“The Litigation Version of 50 Shades of Grey”: How Your Conduct and Online Presence May Not Be Relevant in Custody and Access Cases
A parent's conduct is only relevant to custody and access cases if it affects the parent’s ability to care for the child and meet their needs (Durham v Robertson (1998), 79 ACWS (3d) 958.) So what happens when your ex-partner drags up something from your past? How about an embarrassing post you made online? What privacy are you afforded? With social media playing such a large role in our daily lives, privacy is hard to come by. But before you start taking screen shots of your ex-partner’s Facebook posts and Twitter account in order to embarrass them in court, maybe take a second thought. In the recent case of S(J) v M(M), a Father brought a motion for primary residence of the older child, and expanded access of the younger child. The Father attached a number of explicit images of the Mother and sexually graphic text conversations to his materials. His reasoning for doing so was speculation from the Father’s counsel that the Mother must have spent so much time "sexting" in 2013, that “possibly she neglected their son (para 28(c)).” This was not received well by Justice Pazaratz, who set out to make a point in his decision: “nasty doesn’t work… nasty won’t be tolerated (para 30&31).” Justice Pazaratz’s no-nonsense (and rather entertaining) decision laid out the instances where social media has helped the courts: “Sometimes, an embarrassing post from the past can assist the court in determining a contentious issue:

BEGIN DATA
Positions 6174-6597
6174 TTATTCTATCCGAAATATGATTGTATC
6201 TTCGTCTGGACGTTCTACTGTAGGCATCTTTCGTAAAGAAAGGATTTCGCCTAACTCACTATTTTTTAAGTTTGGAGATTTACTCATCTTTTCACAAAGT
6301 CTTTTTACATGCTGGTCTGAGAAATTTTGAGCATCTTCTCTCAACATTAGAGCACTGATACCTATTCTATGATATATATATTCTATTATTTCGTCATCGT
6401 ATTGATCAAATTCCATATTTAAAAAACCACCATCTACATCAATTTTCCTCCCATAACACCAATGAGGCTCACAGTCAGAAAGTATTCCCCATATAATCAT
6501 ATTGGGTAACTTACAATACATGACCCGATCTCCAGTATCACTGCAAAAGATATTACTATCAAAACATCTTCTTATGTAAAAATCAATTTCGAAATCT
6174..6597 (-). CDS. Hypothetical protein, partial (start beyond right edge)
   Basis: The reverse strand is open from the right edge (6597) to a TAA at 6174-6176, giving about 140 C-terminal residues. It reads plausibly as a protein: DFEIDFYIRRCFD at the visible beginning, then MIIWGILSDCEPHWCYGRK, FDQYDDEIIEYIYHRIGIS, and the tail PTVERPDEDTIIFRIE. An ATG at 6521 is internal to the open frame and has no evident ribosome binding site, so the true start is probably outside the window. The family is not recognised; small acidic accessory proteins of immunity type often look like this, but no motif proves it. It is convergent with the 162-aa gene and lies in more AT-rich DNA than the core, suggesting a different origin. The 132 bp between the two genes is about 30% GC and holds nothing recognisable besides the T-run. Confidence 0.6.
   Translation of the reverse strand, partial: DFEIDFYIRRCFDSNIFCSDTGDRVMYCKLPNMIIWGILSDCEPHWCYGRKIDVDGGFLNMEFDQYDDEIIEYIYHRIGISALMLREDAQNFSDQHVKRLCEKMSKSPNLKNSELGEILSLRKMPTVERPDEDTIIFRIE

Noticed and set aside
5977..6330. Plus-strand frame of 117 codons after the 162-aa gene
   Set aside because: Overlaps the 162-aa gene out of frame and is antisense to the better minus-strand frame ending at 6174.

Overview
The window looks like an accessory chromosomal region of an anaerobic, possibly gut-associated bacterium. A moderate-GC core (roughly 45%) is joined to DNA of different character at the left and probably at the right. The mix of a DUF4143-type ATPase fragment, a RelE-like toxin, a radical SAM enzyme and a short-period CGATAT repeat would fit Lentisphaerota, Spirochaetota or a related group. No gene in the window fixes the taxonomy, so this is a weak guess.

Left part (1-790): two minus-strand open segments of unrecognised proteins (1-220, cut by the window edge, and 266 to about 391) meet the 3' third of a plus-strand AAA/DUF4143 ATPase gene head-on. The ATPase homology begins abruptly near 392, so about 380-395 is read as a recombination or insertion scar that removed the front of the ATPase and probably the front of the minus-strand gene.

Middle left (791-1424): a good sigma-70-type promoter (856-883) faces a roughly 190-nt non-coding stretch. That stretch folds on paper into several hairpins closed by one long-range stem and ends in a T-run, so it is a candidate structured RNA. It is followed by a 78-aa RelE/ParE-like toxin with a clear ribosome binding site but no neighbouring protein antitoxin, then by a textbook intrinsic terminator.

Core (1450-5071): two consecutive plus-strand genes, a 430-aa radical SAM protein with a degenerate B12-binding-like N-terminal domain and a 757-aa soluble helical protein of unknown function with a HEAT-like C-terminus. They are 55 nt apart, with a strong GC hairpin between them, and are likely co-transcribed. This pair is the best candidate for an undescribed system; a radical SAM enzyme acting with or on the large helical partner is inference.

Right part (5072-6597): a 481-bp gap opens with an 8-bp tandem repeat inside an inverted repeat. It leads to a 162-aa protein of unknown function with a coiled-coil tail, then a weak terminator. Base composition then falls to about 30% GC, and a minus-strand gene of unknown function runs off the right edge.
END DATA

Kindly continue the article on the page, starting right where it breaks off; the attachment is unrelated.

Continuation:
- Facebook entries have been known to confirm drug or alcohol abuse, where it was otherwise denied.
- Intimidating and threatening behaviour often becomes self-evident in texts.
- A parent's resistant attitude toward timesharing frequently comes through loud and clear in e-mails.
- It's quite amazing the incriminating things people will type and photograph. Too bad if it comes back to haunt them (para 12.)”